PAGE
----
How your genes can lower the chances of Carvedilol side effects

How your genes can lower the chances of Carvedilol side effects

Carvedilol is a common prescription given to help lower blood pressure. However, determining whether carvedilol is the right medication for you, at what dose, and whether it will cause adverse side effects can be a long, drawn-out process of trial-and-error. Not more than a couple of years ago, this would have been you and your physician’s only choice. Thankfully, the advent of personalized medicine technology can now predict how your body will react to carvedilol and help you and your physician determine immediately whether carvedilol is the right medication for you, and at what dosage it will be the most effective while causing the least amount of side effects.

Treating high blood pressure with Carvedilol, then and now

To illustrate the difference between traditional and personalized prescribing, consider the case of our patient Adam – a 62 year old grandfather of three with a history of high blood pressure that his physician Dr. Smith is managing with carvedilol.

Traditional Treatment Strategy

  • Started Adam on standard dose of Carvedilol
  • At a follow-up visit, Adam’s blood pressure went down, but he complained about experiencing episodes of severe dizziness shortly after taking his medications. So Dr. Smith decreases the dosage of Carvedilol.
  • At a second follow-up visit, Adam’s blood pressure remained under control, and his side effects subsided to a more manageable level.
  • Adam gets back to his life!

Personalized Treatment Strategy

  • Before treatment, Dr. Smith ordered predictive drug response genetic testing for Adam to help determine treatment plan.
  • The drug response test showed Adam carries a variation of a drug-metabolizing enzyme that makes him much slower at processing and eliminating Carvedilol from his body.
  • Dr. Smith decides to treat Adam with a lower Carvedilol dose.
  • Adam gets back to his life!

Even though both treatment strategies resulted in Adam returning to his life as normal, traditional “trial-and-error” prescribing methods means that Adam and Dr. Smith both have to spend time on multiple follow-up visits, and worst of all, Adam had to endure a period of uncomfortable and possibly dangerous side effects before the right dose for him was found. Personalized prescribing using a simple, painless drug response test can save both Adam and Dr. Smith time from follow-up visits, and most importantly, find the optimal medication and dosage for Adam right away.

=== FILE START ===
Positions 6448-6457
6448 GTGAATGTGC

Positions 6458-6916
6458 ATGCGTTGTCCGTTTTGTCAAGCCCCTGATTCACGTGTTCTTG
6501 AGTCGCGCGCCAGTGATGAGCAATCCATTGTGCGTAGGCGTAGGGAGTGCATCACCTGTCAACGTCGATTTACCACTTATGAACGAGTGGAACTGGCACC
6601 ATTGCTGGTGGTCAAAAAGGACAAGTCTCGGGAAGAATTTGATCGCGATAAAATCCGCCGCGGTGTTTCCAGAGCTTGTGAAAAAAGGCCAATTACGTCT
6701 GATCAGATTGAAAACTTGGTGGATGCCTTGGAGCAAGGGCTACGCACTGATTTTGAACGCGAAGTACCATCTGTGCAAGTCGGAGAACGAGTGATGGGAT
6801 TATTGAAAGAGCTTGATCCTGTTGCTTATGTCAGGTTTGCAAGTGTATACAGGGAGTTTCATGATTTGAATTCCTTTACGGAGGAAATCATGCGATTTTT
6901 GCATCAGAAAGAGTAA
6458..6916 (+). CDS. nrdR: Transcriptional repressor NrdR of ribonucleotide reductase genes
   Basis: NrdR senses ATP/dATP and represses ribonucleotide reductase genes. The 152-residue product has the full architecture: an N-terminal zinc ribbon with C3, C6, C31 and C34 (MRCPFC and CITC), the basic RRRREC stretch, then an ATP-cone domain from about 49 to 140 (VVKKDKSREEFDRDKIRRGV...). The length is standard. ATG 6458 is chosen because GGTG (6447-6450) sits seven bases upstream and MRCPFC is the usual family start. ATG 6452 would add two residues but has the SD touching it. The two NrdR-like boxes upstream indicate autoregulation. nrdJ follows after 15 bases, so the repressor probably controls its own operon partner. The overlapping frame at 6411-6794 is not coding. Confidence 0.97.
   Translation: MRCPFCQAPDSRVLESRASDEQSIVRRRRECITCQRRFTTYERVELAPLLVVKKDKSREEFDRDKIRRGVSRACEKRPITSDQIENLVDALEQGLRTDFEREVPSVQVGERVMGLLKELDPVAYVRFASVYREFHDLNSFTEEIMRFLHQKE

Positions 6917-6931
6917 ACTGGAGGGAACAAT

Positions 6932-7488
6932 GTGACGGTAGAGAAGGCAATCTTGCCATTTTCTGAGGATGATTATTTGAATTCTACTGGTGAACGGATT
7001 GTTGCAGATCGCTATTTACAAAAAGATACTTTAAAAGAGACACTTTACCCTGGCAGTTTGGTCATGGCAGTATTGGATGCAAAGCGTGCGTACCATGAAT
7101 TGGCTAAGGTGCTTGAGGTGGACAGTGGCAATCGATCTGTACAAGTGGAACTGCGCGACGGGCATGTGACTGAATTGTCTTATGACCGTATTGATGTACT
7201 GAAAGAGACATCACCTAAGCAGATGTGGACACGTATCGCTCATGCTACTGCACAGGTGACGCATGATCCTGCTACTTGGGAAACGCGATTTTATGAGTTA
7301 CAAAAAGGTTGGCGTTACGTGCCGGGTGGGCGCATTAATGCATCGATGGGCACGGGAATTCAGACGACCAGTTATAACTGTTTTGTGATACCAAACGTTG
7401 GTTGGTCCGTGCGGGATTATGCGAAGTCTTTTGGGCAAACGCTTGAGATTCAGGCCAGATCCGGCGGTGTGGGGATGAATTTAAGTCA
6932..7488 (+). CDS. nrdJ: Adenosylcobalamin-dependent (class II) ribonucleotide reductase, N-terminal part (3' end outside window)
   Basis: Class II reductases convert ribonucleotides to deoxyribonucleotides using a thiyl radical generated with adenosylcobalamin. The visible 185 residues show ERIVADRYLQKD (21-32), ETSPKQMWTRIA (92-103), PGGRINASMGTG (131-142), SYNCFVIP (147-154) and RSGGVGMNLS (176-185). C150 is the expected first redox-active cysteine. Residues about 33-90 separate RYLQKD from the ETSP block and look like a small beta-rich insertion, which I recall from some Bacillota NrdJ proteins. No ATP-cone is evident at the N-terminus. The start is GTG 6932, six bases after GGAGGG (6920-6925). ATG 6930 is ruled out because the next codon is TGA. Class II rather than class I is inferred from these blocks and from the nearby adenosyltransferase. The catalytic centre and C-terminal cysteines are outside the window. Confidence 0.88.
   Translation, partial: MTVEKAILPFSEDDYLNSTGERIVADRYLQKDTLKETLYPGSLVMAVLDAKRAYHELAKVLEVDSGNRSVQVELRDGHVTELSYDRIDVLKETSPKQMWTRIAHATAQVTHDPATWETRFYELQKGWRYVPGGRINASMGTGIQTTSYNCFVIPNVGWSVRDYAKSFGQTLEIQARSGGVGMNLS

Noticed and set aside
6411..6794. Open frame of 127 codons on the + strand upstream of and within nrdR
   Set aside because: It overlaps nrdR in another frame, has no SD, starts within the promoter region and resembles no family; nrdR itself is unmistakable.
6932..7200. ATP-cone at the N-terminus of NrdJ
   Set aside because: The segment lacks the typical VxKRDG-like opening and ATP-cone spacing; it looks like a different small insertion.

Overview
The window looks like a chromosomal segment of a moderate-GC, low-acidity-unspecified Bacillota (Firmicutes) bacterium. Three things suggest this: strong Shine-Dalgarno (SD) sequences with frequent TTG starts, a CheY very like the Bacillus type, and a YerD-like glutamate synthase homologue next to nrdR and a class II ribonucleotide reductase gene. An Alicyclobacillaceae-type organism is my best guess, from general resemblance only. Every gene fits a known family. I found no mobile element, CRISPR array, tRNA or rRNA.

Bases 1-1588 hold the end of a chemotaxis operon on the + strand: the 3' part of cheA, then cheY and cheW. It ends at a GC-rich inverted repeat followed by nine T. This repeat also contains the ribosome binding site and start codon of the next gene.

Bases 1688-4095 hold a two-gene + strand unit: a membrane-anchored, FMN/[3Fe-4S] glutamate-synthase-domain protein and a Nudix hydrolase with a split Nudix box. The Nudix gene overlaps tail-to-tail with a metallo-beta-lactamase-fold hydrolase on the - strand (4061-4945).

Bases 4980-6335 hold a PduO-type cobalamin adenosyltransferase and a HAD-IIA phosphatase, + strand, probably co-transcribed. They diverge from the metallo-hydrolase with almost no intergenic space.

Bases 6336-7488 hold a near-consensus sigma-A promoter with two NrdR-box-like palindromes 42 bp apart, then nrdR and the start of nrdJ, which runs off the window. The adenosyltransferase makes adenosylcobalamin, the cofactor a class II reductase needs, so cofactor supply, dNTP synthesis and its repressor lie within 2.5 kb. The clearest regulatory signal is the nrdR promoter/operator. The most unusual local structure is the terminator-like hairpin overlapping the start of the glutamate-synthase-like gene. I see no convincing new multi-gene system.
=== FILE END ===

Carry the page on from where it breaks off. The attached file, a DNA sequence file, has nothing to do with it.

How does a drug response test help my physician and I optimize my medication?

To answer this question, we have to look at how Carvedilol is metabolized, or broken down, in the body. Carvedilol is metabolized and eliminated from the body by the liver enzyme CYP2D6, which is encoded by the conveniently named CYP2D6 gene. CYP2D6 is a very important enzyme because it’s responsible for metabolizing around 20-25% of all known drugs. CYP2D6 is also important in determining your individual response to medications because many of us have differing variations of the CYP2D6 gene that profoundly affects how active this enzyme is. And this variability affects how effectively Carvedilol is processed and how severe the side effects you experience are. For example:

  1. Ultrarapid metabolizers:

    If you carry a CYP2D6 genetic variation that causes the CYP2D6 enzyme to be more active than the average population will break down Carvedilol so rapidly that it will not have stayed in the body in its active form long enough to achieve a therapeutic effect.

    Result: standard doses are ineffective for ultrarapid metabolizers

  2. Poor metabolizers:

    On the other hand, if you carry a CYP2D6 genetic variation that causes the CYP2D6 enzyme to be less active than the general population, your body will metabolize Carvedilol at a much slower rate. And as a consequence, the risks of side effects, such as dizziness, fatigue, and diarrhea go up.

    Result: standard doses cause adverse side effects for poor metabolizers

Looking at variations in the CYP2D6 enzyme can predict how you will respond to carvedilol, and if you will experience adverse side effects.

Personalized medicine has evolved rapidly in the past decade, and predictive analysis that determines your individual response to Carvedilol is now available. Drug response tests such as GeneYouIn’s PillCheckTM can help to determine 1) the optimal medication dose and 2) the likelihood of side effects occurring.

Next steps

If you would like to learn more about other classes of high blood pressure medication, please check out my other blog post: “What is the best blood pressure medication – part I”. As always, please share this article with your friends and family if you’ve found it to be useful, and make sure to follow GeneYouIn on Facebookand Twitter, or register for our newsletter to stay up to date on all the latest research in personalized medicine!

Image used under the Creative Commons 2.0 License, photo taken by Bernard Goldbach.

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